Robots rule at math, engineering camp
Twelve-year-old Jack Lueck knows what he wants to do when he grows up.
He wants to build self-intelligent vehicles, and he’ll do everything he can to achieve that dream.
The future engineer, along with his 10-year-old sister, Ollie, came to Grand Junction from Denver and lived in a hotel for a week so the two could attend Protocamp, a weeklong math and science camp designed to teach middle school students the basic tricks of the engineering trade.
“I liked it last year, so I decided to come back,” Jack said.
Now in its third year, Protocamp began as a way to get kids to focus on energy and alternative fuels, camp director Bill McCracken said.
This year, the camp focused on designing, building, wiring and troubleshooting robotic vehicles that resemble complex Erector Sets.
The materials for the camp were funded by a grant from the El Pomar Foundation and through donations.
One Fruita couple, Dean and Kim Tomschko, donated six robots to the cause, McCracken said.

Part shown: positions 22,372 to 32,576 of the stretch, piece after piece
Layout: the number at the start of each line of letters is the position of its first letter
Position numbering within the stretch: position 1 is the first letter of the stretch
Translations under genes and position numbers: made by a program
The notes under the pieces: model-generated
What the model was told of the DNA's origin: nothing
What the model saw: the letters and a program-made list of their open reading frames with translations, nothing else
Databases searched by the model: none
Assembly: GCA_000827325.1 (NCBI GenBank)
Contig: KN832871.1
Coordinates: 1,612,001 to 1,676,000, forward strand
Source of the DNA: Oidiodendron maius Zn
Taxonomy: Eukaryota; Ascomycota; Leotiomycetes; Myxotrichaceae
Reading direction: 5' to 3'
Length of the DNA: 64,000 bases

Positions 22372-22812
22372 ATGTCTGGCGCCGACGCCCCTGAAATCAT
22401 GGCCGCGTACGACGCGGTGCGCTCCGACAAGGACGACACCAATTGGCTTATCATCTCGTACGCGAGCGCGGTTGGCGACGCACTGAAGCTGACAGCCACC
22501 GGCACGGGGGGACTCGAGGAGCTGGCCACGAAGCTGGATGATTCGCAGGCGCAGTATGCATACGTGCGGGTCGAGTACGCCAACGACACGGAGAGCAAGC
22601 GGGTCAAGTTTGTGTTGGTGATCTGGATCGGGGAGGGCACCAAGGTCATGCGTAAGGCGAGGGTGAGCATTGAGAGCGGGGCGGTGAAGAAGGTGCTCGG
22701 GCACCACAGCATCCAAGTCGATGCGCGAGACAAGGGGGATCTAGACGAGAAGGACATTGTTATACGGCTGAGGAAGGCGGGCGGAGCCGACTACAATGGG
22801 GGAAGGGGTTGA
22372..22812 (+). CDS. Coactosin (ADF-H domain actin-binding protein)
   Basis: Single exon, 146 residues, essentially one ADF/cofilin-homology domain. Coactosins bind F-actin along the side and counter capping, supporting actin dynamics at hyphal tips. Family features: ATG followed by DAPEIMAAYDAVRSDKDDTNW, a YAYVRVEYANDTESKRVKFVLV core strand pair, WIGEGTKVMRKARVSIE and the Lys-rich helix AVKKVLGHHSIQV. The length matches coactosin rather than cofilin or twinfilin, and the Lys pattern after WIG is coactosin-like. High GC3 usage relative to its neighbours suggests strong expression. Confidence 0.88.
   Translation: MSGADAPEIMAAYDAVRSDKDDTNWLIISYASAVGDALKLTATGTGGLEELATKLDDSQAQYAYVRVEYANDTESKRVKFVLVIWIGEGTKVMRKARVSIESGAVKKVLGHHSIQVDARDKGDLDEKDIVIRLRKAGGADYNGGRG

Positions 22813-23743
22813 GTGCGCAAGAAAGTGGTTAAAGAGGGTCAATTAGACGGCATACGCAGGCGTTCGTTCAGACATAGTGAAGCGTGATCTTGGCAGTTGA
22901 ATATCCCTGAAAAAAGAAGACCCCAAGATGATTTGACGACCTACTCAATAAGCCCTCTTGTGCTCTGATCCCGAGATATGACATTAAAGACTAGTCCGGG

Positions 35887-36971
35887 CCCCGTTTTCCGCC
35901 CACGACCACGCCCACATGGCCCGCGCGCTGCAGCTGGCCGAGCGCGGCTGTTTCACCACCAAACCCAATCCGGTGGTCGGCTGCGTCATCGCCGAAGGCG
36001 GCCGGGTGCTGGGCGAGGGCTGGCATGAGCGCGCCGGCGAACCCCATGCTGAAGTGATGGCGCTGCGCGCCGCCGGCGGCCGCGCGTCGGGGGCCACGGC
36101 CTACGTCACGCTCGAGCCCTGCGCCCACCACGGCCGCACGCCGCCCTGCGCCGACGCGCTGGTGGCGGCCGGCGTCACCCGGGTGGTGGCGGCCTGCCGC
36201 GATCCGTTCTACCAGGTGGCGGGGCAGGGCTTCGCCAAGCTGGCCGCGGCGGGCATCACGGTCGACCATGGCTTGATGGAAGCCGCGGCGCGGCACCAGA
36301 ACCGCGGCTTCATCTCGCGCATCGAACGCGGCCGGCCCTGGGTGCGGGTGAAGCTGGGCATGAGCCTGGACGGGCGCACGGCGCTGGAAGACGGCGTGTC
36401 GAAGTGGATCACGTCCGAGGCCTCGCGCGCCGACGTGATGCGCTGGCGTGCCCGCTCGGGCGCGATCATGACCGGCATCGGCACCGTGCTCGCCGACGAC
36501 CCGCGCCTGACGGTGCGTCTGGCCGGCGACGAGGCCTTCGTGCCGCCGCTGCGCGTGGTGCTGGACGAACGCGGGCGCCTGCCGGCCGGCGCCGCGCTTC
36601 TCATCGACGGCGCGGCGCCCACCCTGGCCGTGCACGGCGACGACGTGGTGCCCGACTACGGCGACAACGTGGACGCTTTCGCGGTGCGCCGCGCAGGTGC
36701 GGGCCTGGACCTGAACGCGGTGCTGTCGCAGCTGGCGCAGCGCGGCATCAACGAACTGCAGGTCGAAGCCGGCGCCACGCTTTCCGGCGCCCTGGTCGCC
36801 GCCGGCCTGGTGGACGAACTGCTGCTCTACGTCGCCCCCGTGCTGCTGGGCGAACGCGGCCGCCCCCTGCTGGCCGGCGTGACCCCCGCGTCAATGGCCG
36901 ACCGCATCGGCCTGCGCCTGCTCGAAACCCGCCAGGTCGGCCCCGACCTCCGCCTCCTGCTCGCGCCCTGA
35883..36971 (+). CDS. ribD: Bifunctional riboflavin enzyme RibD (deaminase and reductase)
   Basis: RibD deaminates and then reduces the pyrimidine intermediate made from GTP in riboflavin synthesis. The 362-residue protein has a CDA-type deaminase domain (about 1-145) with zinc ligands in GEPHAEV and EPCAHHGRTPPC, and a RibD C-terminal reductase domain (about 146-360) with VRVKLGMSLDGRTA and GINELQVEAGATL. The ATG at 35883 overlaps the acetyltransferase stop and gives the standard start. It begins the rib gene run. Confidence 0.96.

The 21 campers were split into teams of three and spent the week building and rebuilding the robots and bouncing ideas off each other.
“It was hard trying to work out which ideas we wanted to do,” said red-team member Zoe Shanahan, 12.
Frustration was rampant for the red team as it tried to figure out how to get the vehicle’s arm to move.
“The arm wasn’t moving. It slipped out of the clutch,” 12-year-old Brendan Anders said.
“Once we fixed it, it was better,” Joseph Penkaty, 10, added.
Camp assistant and Mesa State College mechanical engineering student Logan Locke was impressed with the campers’ motivation to learn.
“They were so engaged in wanting to experiment,” she said, adding the kids didn’t like to take breaks from their work.
The Grand Junction Bomb Squad fueled the campers’ passion for robots even more when it did a demonstration for the group.
Although the campers’ robots may not be bomb squad material, they can still perform simple tasks.
The kids had a chance to show off their robots’ abilities at the camp’s culmination Friday afternoon at the Archuleta Engineering Building, facing off in a friendly competition. The challenge was to move foam balls from one side of an arena, over a wall, to the other side.
So, how did Jack fare in the tournament?
He, along with brother-sister yellow-team members Chance and Piper Davis, both 13, of Clifton took top honors at the competition.
And Jack took one step closer to living his dream.